Circles of Sin (a spoken word poem by me)

I’m at the supermarket

in the frozen food aisle

and I’m minding my business when

out of the corner of my eye

I see a man twice my age giving me

a wry smile

I clock that his gaze is fixed upon my chest

more specifically my breasts

and I hazard a guess that it’s because I’m bra-less

and I’m wearing a white tee

and I must admit this shop is pretty chilly

so my circles of sin are drawing attention to me 

attention I don’t want and I don’t need

but of course: the blame is all on me

because of the faint outline through this tee

my nipples

my mind throws back to a memory

of a girl on a night out in a city 

enjoying a tipple

not a care in the world

her only prerogative is laughing with the girls

in a short skirt and heels, dolled up to the nines

stood at the bar, a glass of red wine

and she’s looking super HOT

and so of course her ass will be grabbed whether she likes it or not

and lewd comments and come ons and offers of drinks

and IF she accepts it, the man in question thinks

that this is a green light

that he’s in with a chance and she’s his for the night

it takes more than a g&t to win over a queen

so check yourself, mate

and why shouldn’t a woman accept a free drink when we still earn less than men yet do twice the work?

it’s really basic economics

anyway, accepting a drink doesn’t mean she wants to become acquainted with your (likely disappointing) dick

nor does a flirt, a dance, even going back to your place 

even a kiss on your cheek or a hand to your face

men are always in such a hurry, like pulling our pants down is some kind of race

slow down the pace 

and if you buy her the drink… buy it with grace

she’s not obliged to bend over or sit on your face

i’ll take a rum and coke without the dash of hidden expectations, thanks

oh, and can you stop demonising my nipples?

you don’t need to stand and stare

and make everyone aware 

funnily enough, I already know that they’re there!

they’re just two small circles of skin

and until they can exist in peace

nobody can win


Life is a cycle

Last year was so boring. I spent the majority of it alone, in my room, listening to music and dreaming of a time that once was. I’d stare longingly out of the window, wishing for my life to be something and somewhere else. I’d gone from ultimate freedom in Bali, to ultimate confinement in the UK, and I spent a lot of time delving into the darkest depths of my own mind, battling my inner demons, ironing out my emotional creases.

I’m so proud of myself. I shed a couple of skins in 2020 and grew immensely – which seems strange seeing as I spent most of it stuck within four walls. Time alone gave me opportunity to ponder my past decisions and carefully consider what I wanted next for myself. Without outside influences, or the readily-available party scene I’d come to lose myself in, I was able to thrive in other ways: spiritually, educationally, emotionally, mentally.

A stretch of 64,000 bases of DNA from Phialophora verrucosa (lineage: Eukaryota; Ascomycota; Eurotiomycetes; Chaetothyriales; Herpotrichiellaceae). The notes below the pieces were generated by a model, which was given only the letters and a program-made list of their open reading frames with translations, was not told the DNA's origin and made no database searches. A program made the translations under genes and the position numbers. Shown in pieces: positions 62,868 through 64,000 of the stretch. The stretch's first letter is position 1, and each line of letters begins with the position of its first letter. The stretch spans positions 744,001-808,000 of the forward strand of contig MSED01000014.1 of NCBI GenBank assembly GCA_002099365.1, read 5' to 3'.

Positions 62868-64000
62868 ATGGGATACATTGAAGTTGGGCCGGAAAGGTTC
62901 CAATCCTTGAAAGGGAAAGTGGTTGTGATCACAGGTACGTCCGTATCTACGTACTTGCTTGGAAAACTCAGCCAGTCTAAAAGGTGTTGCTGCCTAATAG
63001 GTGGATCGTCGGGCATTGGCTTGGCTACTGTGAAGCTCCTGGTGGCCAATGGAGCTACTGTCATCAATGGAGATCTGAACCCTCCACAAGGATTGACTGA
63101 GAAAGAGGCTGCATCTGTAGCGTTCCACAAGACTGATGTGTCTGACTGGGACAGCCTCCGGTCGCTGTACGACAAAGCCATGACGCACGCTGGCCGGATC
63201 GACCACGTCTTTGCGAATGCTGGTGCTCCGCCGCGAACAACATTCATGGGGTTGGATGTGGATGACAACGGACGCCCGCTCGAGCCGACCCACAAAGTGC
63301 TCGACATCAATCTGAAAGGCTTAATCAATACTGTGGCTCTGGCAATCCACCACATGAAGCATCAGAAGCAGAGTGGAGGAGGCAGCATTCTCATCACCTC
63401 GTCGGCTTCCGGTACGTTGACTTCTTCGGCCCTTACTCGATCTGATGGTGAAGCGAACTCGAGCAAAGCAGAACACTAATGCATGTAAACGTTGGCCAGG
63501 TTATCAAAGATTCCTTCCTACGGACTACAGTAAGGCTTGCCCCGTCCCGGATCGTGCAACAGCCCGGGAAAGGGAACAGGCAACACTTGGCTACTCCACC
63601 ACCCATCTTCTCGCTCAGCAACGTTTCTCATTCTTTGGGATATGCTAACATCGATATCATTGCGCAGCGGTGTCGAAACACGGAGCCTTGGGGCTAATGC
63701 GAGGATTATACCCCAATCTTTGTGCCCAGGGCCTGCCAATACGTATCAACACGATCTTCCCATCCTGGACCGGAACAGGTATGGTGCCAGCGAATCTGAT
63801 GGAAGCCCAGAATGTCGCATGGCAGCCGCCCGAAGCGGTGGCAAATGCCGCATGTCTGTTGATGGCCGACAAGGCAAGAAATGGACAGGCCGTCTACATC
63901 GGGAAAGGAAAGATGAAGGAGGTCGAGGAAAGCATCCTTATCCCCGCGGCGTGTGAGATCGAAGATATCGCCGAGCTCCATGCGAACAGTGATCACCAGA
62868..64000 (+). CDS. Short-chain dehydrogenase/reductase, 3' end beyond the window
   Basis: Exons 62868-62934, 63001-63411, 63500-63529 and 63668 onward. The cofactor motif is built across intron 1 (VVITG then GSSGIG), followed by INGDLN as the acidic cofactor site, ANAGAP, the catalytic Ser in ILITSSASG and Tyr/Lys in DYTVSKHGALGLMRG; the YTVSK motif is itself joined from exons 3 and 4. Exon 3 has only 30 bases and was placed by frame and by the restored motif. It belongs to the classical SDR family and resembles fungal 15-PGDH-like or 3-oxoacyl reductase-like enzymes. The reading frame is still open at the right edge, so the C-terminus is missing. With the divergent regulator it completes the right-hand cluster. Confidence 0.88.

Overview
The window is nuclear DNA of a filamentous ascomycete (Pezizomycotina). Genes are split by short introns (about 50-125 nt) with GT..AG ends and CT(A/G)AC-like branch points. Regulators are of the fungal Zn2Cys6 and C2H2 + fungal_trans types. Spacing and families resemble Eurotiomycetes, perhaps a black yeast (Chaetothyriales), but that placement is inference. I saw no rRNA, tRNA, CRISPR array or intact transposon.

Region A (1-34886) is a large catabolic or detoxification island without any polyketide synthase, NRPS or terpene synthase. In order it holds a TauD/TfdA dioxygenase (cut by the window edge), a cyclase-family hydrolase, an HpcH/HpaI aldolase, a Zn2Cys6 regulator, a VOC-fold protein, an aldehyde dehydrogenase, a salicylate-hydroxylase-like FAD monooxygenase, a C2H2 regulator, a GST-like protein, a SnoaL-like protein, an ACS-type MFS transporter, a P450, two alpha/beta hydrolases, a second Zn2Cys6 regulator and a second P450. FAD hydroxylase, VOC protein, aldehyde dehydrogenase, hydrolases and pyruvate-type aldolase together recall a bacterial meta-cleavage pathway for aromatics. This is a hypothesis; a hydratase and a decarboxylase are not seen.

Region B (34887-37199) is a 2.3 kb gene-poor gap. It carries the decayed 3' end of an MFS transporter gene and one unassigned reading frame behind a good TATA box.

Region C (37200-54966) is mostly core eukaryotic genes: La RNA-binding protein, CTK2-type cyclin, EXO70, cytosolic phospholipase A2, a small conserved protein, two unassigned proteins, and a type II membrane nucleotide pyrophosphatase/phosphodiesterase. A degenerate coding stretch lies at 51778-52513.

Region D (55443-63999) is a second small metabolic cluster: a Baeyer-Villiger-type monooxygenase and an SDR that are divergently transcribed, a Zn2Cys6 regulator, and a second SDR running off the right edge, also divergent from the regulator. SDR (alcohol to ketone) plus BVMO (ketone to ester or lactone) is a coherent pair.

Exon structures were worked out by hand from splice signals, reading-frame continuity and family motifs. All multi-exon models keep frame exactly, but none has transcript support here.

As if the isolation was a personal test from a higher being, I was rewarded for accepting, honouring and rising to the challenge. I met someone amazing, completely unexpectedly. I got unconditionally accepted into university to study something I’m really passionate about, which also means I’ll be moving to one of the most exciting places in the country later this year. It just reminded me that when consumed by those darkest hours, to remember that the sun always rises again eventually. Without the bone-shatteringly bad, we’d never appreciate the spirit-soaringly good.

I just had a little cry because today I can feel the grief of the world. It’s like a thick smoke filling my lungs or a bag of bricks pressing down on my shoulders. It feels weighty and insurmountable. From the (embarrassingly late) global awakening about white supremacy last year, to pandemic bulletins being the only thing to permeate our minds for months on end, to white supremacists storming the Capitol building in the US, to the inequality between humans that still very really exists worldwide. It’s weighing on my heart and it feels like there’s no end. I’ve realised we all have to do what makes us happy in life – not in a selfish way, but in a “grab life by the balls” way – because who knows? We could get cancer. We could get COVID-19. Life can change in a moment. We – any of us – could die tomorrow. And life is such a precious and delicate thing that we don’t appreciate enough. How many opportunities have we all let fall by the wayside because we got scared? Scared of the unknown, or scared of failure, or from a lack of self belief. If we got through 2020, if we got through Trump’s presidency, if incredible, strong women and marginalised groups are still rising up in the face of constant adversity in a man-centric, patriarchal and heteronormative world, we can definitely overcome whatever limiting beliefs are holding us back. And every person you love, everyone who makes you smile and your heart skip a beat is so important. Tell them.